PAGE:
Wednesday, April 6, 2011
Are You Ready for the Apocalypse?
Here's our list of the best ten post-apocalyptic yarns. We may have missed some, so please let us know your favorites.
10.) Alas Babylon by Pat Frank. This was required reading when I was in school. That's not usually a good sign. Those books stuck with me because it was such a chore to read stuff because you were told to, rather than to read stuff because you wanted to. This one, though, has remained with me through the years. This was the first time I was fearful of the end of times. The Cold War had that effect on the world. And this portrayal of family and community coming together after a Russian nuclear attack set the pace for countless television shows, movies, and books aspiring to reach this level. If you've never read it, you should head to the library and find a copy.
9. I Am Legend by Richard Matheson. Some have decried that this is not a novel of the apocalypse. I disagree. This is a brutal telling of the last survivor on the Earth - and neither The Omega Man or I Am Legend films got it right. The first time I read this piece, I truly wondered what it would be like if I was all that remained, if every day could be the last. Matheson has a fan base, but this is by far his best work.
8. The Road by Cormac McCarthy. Bleek. That's the best descriptor for it. Most people rank this one higher than I have. I get it. McCarthy is a asterful writer and storyteller. And the book is solid enough for contention in the top ten. But, the story feels like something we've seen before (better, bolder, et al than the other copies), but it does not feel quite as fresh as it should. Still, the visuals are stellar. Scenes haunt the reader (a scene involving a baby, specifically). This is a rare occasion where I thought the movie better captured the vibe.
7. World War Z by Max Brooks. One of the best books in decades. Brooks carefully captures the style of Studs Terkel and recants the end of the world - at the hands of he uprising dead - through witness encounters, soldiers and mercenaries, and the survivors. Travelling the world, we find the virus started in China. We're taken to the US and the Battle of Yonkers. We're taken to Canada, Russia, Egypt. It's an amazing portrayal of the end of the world. By far one of the most unique takes on the zombie genre (which is overflooded with so much of the same). If you want to take this experience to the next level, I cannot recommend the audio drama enough. Mark Hamill, Henry Rollins, Carl and Rob Reiner, Alan Alda, Jurgen Prochnow and so many more.
6. The Complete Drive-In by Joe Lansdale. Probably one of the most bizarro of Lansdale's book, the Drive-In series tells of boys that head to, well, the drive-in theatre one night. A comet, though, swallows the drive-in whole and leaves this smattering of survivors to a new hell, where the concession stand offers the only nourishment and the Popcorn King is god. It's a brutal viewing of how quickly societal collapse can occur. All three parts are available now. Finally.
5. Swan Song by Robert McCammon. It's better than the Stand. It's similar, but it's better. McCammon is one of those writers, I think, that other writers aspire to be. I do. While, he has books that are better than this one, I believe that this is the one that will mark his immortal classic. The common theme of survivors gathering together in the finality of the world is not new. It's all in execution, and McCammon can execute.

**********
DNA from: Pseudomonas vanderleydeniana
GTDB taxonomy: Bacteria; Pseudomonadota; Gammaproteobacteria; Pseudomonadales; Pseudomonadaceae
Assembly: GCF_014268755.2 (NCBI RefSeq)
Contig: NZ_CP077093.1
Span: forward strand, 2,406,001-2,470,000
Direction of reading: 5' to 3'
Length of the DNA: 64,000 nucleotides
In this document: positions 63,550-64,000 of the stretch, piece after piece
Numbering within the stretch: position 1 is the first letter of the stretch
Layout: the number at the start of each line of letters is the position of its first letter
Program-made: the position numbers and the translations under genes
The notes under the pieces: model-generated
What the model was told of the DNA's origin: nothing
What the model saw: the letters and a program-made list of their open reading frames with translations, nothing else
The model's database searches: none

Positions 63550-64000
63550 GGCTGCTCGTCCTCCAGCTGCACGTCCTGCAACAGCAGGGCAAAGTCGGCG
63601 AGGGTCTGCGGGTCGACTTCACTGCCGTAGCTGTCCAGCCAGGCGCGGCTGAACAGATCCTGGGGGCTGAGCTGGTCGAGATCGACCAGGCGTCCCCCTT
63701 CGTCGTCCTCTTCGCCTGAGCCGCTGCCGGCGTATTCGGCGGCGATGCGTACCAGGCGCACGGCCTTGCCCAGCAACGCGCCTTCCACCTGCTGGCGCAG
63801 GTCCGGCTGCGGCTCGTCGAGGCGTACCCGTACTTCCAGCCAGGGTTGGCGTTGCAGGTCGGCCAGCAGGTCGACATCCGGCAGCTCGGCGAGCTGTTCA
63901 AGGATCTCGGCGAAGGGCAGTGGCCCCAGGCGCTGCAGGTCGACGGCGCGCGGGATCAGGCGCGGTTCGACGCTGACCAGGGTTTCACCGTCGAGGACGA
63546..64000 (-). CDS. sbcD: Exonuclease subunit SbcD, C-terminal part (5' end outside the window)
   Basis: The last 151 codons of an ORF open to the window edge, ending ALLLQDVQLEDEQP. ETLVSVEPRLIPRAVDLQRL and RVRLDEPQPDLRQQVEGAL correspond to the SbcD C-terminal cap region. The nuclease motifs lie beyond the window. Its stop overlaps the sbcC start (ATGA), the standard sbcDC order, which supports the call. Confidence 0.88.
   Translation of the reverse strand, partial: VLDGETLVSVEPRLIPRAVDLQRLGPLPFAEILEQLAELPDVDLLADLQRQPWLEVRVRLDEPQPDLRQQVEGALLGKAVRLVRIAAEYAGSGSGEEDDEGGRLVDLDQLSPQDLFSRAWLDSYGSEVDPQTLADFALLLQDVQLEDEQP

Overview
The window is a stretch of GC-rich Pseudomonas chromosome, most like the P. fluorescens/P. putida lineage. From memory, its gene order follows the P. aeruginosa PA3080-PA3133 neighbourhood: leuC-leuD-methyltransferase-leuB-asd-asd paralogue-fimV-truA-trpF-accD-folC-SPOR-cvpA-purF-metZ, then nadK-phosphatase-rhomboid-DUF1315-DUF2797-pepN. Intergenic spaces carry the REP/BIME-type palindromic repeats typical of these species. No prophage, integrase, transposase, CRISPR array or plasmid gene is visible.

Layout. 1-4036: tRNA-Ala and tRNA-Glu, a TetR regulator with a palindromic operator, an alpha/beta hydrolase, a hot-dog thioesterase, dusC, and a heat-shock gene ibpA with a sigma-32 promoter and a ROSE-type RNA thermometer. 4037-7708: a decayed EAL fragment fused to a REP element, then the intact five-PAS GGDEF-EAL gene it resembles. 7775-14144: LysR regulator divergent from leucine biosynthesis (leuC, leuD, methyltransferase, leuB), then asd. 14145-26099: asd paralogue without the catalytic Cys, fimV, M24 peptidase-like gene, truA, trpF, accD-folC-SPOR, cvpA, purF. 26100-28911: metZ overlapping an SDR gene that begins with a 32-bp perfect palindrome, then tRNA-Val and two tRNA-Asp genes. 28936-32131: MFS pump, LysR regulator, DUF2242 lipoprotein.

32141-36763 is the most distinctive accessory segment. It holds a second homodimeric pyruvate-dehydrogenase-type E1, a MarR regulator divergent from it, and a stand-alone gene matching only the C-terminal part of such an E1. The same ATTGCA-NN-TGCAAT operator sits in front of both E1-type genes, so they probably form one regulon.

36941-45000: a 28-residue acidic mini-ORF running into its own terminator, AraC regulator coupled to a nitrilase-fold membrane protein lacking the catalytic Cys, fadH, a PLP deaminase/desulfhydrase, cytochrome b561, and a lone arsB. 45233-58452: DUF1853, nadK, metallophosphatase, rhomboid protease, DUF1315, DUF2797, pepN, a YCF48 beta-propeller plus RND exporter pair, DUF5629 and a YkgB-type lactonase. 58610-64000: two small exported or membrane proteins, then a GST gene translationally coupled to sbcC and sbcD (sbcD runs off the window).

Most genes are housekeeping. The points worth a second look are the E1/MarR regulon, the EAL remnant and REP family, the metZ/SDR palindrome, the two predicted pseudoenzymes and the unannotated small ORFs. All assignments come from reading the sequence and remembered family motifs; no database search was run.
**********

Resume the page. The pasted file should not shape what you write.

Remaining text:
4. Should Have Killed the Kid by R. Frederick Hamilton. Speaking of execution of a common theme, this one hits a homer. It's a dark, raw, and brutally descriptive. The concept is what it's all about, though. Hamilton takes a premise that sounds a little off kilter and sells the crap out of it.
3. Children of Men by PD James. The movie is as chilling as the book. Zombies, disease, nuclear holocaust, the rapture - these are all things that are chilling to think on. James, though, finds a much darker, more realistic ending to the world - infertility. No doubt it can happen. In fact, the odds are better for us going out this way than at the hands of raging and rancid corpses. Hearing of the youngest child dying, and knowing there are no more on the way is terrifying. The prospect of the legacy not inching any further is nightmaric. What works here, is the shred of hope. Most post-apocalyptic tales have no silver lining. There is finality. This one, though, makes us question rebirth.
2. The Postman by David Brin. FAR and AWAY better than the Kevin Costner flick, which isn't too bad. The movie strays a ways from the book, but the concept is the same. Basically, Gordon Krantz is a survivor of a nuclear war and the following winter it's birthed. Not so much about the end of the world or surviving, this one is really about rebuilding. It's a fascinating look at how one man, one ordinary soul, can be responsible for so much. Oddly, Brin is a sci-fi writer who probably had no lofty idea he'd write a pro-government book, but that's what this is. It's really quite good.
1. On the Beach by Nevil Shute. If you like your revelations laced with arsenic and the bitter reality that you'll not be coming back, this is the one for you. Shute's 1957 classic is harrowing, it's a downer, it starts in the dumps and hangs there. Following nuclear devastation, the survivors - in Australia - face the facts that they're waiting to die of radiation poisoning or they can pop an arsenic pill. Really? Yup. It's one of the most devastating tales I've read. But it has resonated with me these years. Shute's not the best writer, but it's amazing that this one has withstood the test of time.